While the Obama administration stays quiet over the Russia-backed Assad regime indiscriminately attacking opposition, held regions, Turkey's proposal of creating a safe-zone in northern Syria has started the see more support in the international community
Turkey has requested from the U.N. safe zones in Syria since 2012, but could not find the necessary international support and Russia, the staunchest ally of the regime of Syria's Bashar Assad, has vetoed all draft proposals at the U.N. Security Council envisaging any military measures on the administration. Now in 2016, the deadlock in the war-torn country has been brought to a new level by Moscow's heavy bombardment on opposition areas and the United States' silence over atrocities committed by the regime and its allies.
At first, Ankara found few supporters to its proposal for a safe zone and France was one of the strongest bakers of the idea, which could prevent tens of thousands of people getting killed in airstrikes and stop DEASH militants increasing their influence in the country. Also, the European countries would not currently be facing the biggest refugee crisis to rock the continent since World War II.
As the Syrian opposition, which the Obama administration and other Western powers abandoned in the past year, is stuck between the attacks from the Russia-backed regime, DAESH and PKK-affiliate People's Protection Units (YPG) in Aleppo and other northern parts of the country, more international circles started to raise their voice for establishing a safe-zone in northern parts of the country.
The benefits of a safe zone are manifold
In their opinion piece for the Washington Post, Harvard University's Nicholas Burns and former U.S. Ambassador to Iraq James Jeffrey, said: "President Obama can no longer avoid providing stronger American leadership to reverse this tidal wave of suffering and violence in the Levant. … We believe the Obama team will have to reconsider what it has rejected in the past: the creation of a safe zone in northern Syria to protect civilians, along with a no-fly zone to enforce it."
While the U.S. military has the experience to create such a zone, one option could be to locate it over 25 to 30 miles south of the Turkish border and the White House could press Russia, as a permanent member of the U.N. Security Council, to help organize and protect the zone, they said.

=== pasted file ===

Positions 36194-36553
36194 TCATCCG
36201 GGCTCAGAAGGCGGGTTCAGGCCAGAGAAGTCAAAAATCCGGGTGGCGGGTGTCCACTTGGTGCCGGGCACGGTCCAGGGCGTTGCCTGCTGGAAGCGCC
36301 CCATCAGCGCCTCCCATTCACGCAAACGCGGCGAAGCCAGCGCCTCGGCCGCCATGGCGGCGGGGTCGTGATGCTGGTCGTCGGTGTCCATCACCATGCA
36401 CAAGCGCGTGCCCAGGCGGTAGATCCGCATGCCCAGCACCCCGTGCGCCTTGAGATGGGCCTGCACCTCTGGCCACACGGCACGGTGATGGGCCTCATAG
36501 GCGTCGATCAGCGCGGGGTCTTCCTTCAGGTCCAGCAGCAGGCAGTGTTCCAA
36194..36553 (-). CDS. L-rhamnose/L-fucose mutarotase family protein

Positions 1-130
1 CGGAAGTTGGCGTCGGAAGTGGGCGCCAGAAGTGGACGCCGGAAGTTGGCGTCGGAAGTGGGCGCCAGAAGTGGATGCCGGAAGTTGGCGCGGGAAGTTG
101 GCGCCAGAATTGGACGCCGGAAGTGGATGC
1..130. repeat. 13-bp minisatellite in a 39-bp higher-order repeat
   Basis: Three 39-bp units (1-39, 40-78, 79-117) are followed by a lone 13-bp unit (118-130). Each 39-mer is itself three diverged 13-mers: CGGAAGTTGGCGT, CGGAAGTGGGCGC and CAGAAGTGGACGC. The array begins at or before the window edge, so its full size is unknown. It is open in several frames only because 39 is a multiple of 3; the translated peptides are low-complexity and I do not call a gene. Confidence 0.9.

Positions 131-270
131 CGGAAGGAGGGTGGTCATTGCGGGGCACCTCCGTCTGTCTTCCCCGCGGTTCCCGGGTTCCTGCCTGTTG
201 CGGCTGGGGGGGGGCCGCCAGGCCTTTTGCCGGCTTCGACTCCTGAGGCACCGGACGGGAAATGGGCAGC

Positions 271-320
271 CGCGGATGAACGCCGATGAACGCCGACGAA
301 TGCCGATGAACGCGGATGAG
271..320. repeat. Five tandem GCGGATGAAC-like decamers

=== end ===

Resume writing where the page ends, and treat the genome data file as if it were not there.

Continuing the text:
"The benefits of a safe zone are manifold. It would be the most effective way to support Syrian civilians and to diminish the flow of refugees to neighboring countries and Europe. It would strengthen our ability to work closely with our key regional NATO ally, Turkey, which has long advocated this step. For the first time, it would restrict the operations of the rampaging Syrian air force — the largest killer of civilians in the conflict. It would also hinder the use of military power by Russia, Iran and Hezbollah against the resistance. Once a zone were established, we do not believe Russia would challenge the stronger U.S. and NATO forces, particularly if they were operating mainly from Turkey," the two stated.
If the US retreats further, it will have betrayed the Syrian people
In its editorial, titled "Syrian civil war: US must tip the balance towards the moderates," The Independent said, "The US has played into Mr. Assad's hands. With a view to de-escalating conflict, the White House eased support for the rebels ahead of Geneva and pressurised Gulf nations to slow arms deliveries. This exposed the moderates to an onslaught from which they may not recover."
"Mr. Obama should seriously consider the offer of ground troops from Saudi Arabia and the UAE. He should establish a no-fly zone to protect as many civilians as possible," the editorial said, adding that if the U.S. retreats further, "it will have betrayed the Syrian people, and turned its back as the humanitarian catastrophe enters what may be its darkest phase."
Aleppo may prove to be the Sarajevo of Syria
"The troubling thing is that the Putin policy on Syria has become hard to distinguish from the Obama policy." Roger Cohen said in his opinion column for The New York Times.
"Aleppo may prove to be the Sarajevo of Syria. It is already the Munich. By which I mean that the city's plight today — its exposure to Putin's whims and a revived Assad's pitiless designs — is a result of the fecklessness and purposelessness over almost five years of the Obama administration," he said in his criticisms for the Obama administration, and added that "it is too late, as well as pure illusion, to expect significant change in Obama's Syria policy."
Former NATO Ambassador: US should create a Syria safe zone
The dire humanitarian situation is cause enough for the US to create a safe zone along the Turkey-Syria border including boots on the ground according to Nicholas Burns, former U.S. ambassador to NATO and former undersecretary of state. He told the BBC's Katty Kay that "the U.S. is not leading with a strategic purpose and the West needs to do more to help."
EX-UK development secretaries appeal for safe havens
No-fly zones and safe havens in areas in the north and south of Syria must be considered if Russia and the Syrian government refuse to lift sieges of starving towns and cities, two former British international development secretaries have said. Clare Short, Labour international development secretary until 2003, and Andrew Mitchell, aid secretary in David Cameron's first government, made their appeal as the Syrian peace talks in Geneva heard calls for the sieges to be lifted and for aid convoys to be given unfettered access.
Speaking on BBC Radio 4's Today program, Mitchell said there had been a lull in the discussion about safe havens due to the Russian intervention. "The political track is taking a very long time and safe havens run and policed by the United Nations are required," he said.